Somebody offers you a fruit. It has a couple of small, rotten spots. You take out your penknife to cut out the bad areas. No, they say, if you are not prepared to eat the whole fruit, you’re not allowed to eat any of it.
Inevitably perhaps, I have been considering issues of theology and freedom of expression this week.
Anybody who does me the kindness of reading my blog will know that I call myself an athiest. But that’s not quite accurate. More exactly, I’m agnostic to the point of atheism. I’m agnostic only in the sense that it would be arrogant of me to claim with confidence that there is no god or gods: as arrogant, in fact, as it is for anyone to asseverate with certainty that he/she/they does exist. The truth is, we cannot know. My own best guess, based on my own observations and interpretation is that there is no god. But if your observations and interpretation lead you to a different conclusion, that’s your right and fine by me.
There has been a huge amount of debate over the last few days regarding the extent of responsibility that people of any particular sociological classification should hold for the actions of people who claim alliance with that same classification. This is self-evidently fallacial. How many left handed-people would feel the need to accept responsibility for a cack-handed massacre committed by one of our kind in the name of society’s ignorance of our disadvantage? (we die, on average, 1 ½ years earlier than our right-handed fellows, I read)
This is not to ignore the responsibility we all have to condemn injustices; and probably all the more, the closer they strike to home. As a (hopefully) decent man, I will condemn all injustices of which I become aware. As a left-handed one, I may be particularly inclined to condemn those injustices committed by fundamentalist left-handers that might bring down unfair opprobrium upon me and my sinistral kin. But that is act of clarification in my own interests, not an apology.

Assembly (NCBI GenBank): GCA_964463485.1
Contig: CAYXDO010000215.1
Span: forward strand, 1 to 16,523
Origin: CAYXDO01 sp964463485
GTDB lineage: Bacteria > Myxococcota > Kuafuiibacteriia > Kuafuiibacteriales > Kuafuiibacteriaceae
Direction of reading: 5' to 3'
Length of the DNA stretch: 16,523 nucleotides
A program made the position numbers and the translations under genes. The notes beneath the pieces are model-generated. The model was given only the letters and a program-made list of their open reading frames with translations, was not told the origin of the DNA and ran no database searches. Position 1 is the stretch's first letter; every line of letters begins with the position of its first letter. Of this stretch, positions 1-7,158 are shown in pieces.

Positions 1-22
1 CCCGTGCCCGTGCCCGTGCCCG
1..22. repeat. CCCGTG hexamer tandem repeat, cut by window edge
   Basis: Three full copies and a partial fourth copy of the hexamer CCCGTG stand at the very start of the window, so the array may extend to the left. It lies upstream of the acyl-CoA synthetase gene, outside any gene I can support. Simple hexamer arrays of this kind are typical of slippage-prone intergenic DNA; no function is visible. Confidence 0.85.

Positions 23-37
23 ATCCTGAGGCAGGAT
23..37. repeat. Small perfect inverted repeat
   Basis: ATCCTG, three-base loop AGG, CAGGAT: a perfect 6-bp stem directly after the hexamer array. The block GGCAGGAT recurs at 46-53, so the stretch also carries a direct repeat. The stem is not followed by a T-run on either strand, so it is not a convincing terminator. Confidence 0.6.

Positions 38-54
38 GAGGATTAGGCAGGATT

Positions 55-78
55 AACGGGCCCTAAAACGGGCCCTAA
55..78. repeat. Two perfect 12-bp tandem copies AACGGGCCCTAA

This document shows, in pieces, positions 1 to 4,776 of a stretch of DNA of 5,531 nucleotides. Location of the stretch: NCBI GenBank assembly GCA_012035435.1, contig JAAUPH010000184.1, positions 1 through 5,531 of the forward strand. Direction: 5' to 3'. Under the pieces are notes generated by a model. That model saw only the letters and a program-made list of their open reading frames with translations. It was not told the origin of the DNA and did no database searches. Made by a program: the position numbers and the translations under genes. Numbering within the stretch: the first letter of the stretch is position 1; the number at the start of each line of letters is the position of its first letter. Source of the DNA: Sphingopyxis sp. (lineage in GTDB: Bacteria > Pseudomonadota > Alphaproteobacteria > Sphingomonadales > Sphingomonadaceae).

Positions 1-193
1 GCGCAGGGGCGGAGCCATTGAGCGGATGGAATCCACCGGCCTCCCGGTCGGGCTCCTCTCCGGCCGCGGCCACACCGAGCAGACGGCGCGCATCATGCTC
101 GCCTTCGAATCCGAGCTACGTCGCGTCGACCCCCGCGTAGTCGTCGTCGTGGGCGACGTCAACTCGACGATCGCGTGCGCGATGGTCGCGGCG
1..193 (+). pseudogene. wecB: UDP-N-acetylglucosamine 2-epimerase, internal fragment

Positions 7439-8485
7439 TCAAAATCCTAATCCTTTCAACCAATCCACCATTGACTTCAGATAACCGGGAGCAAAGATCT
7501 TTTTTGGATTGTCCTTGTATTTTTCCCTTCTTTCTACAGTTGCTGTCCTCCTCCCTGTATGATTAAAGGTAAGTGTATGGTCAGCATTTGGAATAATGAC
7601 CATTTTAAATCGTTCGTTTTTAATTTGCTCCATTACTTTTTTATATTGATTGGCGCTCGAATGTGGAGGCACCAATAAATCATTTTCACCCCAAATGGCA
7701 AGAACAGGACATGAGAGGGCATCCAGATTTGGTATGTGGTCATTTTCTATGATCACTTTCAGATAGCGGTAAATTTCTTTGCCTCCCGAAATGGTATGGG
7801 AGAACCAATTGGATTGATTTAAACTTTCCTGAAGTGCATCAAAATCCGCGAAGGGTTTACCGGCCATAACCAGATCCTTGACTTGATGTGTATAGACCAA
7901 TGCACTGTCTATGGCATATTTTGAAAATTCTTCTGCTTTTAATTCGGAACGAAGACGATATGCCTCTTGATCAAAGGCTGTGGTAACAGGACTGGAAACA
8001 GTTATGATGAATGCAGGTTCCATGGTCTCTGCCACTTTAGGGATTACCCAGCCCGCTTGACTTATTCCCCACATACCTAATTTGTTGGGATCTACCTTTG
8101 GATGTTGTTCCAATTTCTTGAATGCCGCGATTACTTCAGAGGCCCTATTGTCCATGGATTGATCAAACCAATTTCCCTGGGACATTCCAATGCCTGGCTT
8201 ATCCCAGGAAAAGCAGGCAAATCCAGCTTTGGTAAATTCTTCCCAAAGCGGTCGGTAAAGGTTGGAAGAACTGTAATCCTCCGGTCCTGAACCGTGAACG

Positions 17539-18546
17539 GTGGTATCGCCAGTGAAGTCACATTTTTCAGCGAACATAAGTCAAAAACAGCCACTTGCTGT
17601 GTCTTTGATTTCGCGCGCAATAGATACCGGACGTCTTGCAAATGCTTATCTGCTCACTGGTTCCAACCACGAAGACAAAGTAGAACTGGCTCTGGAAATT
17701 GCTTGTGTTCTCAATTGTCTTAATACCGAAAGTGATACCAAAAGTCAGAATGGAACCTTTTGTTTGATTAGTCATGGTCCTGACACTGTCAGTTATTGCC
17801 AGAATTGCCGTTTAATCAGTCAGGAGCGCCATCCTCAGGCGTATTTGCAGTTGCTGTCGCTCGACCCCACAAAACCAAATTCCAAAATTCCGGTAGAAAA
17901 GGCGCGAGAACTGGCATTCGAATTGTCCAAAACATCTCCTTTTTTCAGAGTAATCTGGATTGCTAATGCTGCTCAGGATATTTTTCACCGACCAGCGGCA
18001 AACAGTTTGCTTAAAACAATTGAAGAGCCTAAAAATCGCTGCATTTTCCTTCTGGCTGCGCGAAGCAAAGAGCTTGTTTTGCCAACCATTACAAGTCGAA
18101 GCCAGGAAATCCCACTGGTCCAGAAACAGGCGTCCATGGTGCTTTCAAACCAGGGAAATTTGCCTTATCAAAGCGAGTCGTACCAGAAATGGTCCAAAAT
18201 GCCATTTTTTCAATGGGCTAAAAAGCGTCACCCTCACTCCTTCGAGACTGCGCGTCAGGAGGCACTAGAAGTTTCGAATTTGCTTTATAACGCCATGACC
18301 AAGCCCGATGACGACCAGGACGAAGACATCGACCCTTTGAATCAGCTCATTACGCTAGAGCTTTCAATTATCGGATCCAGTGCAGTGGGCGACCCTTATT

On this basis, no Muslim should feel the remotest need to apologise for the barbaric actions of a statistically tiny number of fascists who claim Islam as a justification for the commission of atrocities. On the same basis, nobody should condemn any Muslim who wanted to clarify the distance between the overwhelming majority of Muslims and the few evil bastards who falsely claim their faith as justification for the atrocities they commit.
But all of this is preamble. What I really want to write about is thornier stuff. I want to write about the word of god.
It strikes me that the Abrahamic religions (Christianity, Islam and Judaism) have dug themselves into a hole by making it an article of faith that their books of belief are the immutable word of god.
They’re not. I have read the Bible (both old and new testaments) and the Koran from cover to cover. I bet not many can claim the same. They’ve both got good stuff in. They’ve both got achingly redundant stuff in, too, and stuff that’s simply morally wrong.
Why should we be surprised? These books were written, not by any god, but by men (and I’m being gender-specific here). They were written to serve ancient societies with inconceivably different moralities and they have been revised or reinterpreted according to various political agendas across the centuries.